How to Tell a Video Story with Green Screen

Learn how to apply greenscreen effects to a window, windshield or door. Examine how we planned out our video shoot to utilize a greenscreen to create an outdoor environment consistent with our storyboard.

Video Transcript

This time on tips and tricks we’re gonna take a look at how we put together a small story with the use of a green screen.

First off, in our story we wanted someone to be home enjoying a quiet winter evening. A friend comes home to invite him to a party, which he promptly drives to and then he dances the night away. We had to use a green screen in every shot since we couldn’t drive at night, didn’t have the proper weather, and needed a dance floor. Let’s take a look at how it worked out.

First off we grabbed a portable green screen since we wanted the look of a nice, winter-like scene. So we had to decide where we wanted to place the green screen and how we would composite the shot in order to eliminate any distractions from the illusion. We decided to use a medium shot so that when we looked out the window we wouldn’t see anything that would lead us to believe that we actually shot during the daytime, in the afternoon. The things that we had to consider were: how would we react to the winter scene based upon what the subject would see, how would we composite the subject with the background plate, and at what angle the scene would be shot so we knew how to scale down the video that would be inserted.

Our next segment of the video centered around our subject being invited by a friend to the big dance-off. First off, we had to post up the green screen outside the door, giving us enough room so that when our subjects came in the door it looked natural. We had problems dealing with the sunlight as well as posting up the green screen itself. The big issue was making sure that when we recreated the scene, that the depth of field was just right. First up, we grabbed a couple of different takes of the talent opening the door and his reaction. Then we shot the same person entering the door in front of a green screen. This allowed us more freedom when compositing both shots together.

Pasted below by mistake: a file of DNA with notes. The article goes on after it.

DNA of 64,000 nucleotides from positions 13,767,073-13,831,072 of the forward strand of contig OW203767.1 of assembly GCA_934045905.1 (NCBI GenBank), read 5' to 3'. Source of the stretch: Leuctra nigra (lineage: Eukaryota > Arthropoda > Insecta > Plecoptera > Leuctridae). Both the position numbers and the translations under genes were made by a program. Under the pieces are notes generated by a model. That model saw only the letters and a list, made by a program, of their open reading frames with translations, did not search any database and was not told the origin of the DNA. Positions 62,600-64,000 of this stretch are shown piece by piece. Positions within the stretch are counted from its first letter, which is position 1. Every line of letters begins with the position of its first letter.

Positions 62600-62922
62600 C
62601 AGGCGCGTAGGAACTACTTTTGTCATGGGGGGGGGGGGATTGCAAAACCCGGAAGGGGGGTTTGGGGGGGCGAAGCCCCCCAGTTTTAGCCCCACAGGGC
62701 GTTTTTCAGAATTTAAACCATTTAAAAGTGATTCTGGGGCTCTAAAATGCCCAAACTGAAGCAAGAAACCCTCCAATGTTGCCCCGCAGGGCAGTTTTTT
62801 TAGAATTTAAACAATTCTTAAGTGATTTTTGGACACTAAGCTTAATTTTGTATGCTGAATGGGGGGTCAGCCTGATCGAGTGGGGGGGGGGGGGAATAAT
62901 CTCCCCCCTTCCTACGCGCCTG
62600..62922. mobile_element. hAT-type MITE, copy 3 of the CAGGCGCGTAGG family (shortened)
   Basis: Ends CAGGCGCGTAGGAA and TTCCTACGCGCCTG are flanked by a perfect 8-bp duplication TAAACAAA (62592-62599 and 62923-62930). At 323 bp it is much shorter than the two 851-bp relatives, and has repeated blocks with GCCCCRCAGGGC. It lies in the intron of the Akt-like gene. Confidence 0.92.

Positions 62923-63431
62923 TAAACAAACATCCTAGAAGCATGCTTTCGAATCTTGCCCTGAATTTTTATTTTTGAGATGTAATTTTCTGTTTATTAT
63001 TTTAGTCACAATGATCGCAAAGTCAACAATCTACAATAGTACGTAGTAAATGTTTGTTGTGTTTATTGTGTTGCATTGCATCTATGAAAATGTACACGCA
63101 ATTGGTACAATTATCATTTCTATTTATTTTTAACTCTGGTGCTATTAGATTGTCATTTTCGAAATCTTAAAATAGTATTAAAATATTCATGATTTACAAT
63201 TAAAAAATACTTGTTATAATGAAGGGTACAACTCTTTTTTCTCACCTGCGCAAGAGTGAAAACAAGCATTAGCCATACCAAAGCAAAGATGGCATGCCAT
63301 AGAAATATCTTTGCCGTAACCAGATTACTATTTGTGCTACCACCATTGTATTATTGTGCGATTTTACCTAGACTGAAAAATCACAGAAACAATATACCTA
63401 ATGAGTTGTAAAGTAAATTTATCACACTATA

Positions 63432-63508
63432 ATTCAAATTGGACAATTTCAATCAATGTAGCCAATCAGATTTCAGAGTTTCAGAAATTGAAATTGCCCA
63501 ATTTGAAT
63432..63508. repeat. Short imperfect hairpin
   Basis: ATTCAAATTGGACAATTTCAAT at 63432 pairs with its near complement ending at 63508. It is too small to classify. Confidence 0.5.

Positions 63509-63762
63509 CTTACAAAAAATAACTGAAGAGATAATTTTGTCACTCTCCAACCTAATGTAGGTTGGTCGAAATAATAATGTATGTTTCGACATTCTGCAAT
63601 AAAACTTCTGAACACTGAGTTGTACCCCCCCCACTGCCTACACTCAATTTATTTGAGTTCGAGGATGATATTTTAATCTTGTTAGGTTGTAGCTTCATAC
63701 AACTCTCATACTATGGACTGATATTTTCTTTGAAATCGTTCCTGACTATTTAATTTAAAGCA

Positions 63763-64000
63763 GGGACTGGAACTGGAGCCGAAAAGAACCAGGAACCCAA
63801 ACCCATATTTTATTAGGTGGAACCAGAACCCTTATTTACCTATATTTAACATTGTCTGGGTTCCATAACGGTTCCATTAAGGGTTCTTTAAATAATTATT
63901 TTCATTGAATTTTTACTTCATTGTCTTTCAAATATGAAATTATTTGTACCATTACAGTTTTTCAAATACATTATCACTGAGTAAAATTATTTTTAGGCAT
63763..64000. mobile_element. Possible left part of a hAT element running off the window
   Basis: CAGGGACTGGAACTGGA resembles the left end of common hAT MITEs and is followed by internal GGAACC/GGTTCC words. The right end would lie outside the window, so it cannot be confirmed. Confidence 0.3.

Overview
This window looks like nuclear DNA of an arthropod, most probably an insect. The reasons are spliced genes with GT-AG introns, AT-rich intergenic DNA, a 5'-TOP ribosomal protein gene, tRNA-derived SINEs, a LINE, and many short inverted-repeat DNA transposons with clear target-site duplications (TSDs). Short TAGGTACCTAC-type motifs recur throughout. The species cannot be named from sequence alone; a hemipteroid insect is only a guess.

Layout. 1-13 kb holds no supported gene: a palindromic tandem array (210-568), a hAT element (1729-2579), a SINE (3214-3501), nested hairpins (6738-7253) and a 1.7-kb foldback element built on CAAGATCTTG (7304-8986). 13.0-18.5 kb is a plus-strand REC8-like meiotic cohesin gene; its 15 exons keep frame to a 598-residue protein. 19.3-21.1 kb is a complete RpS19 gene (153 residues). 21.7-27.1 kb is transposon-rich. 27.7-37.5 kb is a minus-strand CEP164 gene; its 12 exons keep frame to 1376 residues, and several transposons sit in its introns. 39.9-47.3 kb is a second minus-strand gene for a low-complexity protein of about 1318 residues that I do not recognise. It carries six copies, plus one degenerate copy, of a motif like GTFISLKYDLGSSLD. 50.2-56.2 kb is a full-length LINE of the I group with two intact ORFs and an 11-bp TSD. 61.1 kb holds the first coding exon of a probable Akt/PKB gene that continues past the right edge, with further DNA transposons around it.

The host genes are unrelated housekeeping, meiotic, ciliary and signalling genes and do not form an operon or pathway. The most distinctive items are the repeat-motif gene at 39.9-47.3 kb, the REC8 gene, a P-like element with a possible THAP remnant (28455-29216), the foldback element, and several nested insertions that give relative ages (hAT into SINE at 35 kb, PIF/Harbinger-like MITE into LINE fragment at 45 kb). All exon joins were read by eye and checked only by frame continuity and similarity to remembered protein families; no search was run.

To shoot the drive we needed to set up the shot so that we can later add moving video to make it look as if we were heading to our destination at night. We first set up a shot inside the car, compositing it so that only the green screen would be visible. We simply laid the green screen on the hood of the car and placed the camera directly behind the driver. After shooting a nighttime road trip we were able to insert the shot into our window to give off the illusion that we were taking a late night drive to the party to go dancing.

The last segment required the use of some disco lights and the amazingly sick moves of the talent as they cut a rug in front of the green screen. First we needed to make sure that we could separate the talent far enough away from the background so that the disco lights wouldn’t interfere with the green screen lights, or else we would run into the problem of bleed through when we put the video together. Again, the main concern was knowing how far away we needed to be from the green screen to make sure that the video didn’t bleed through onto the talent.

Now let’s take a look at our final video.

So there you have it. Preparation is key when you’re trying to maintain your illusion when using a green screen.

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Hi, nice tip. I had a ques

skeller61's picture
Hi, nice tip. I had a question about the window shot, though, as I noticed a lot of green bleed in the final video. How do you light that green screen without a lot of unintended spill be reflecting off of the window? Thanks, Scott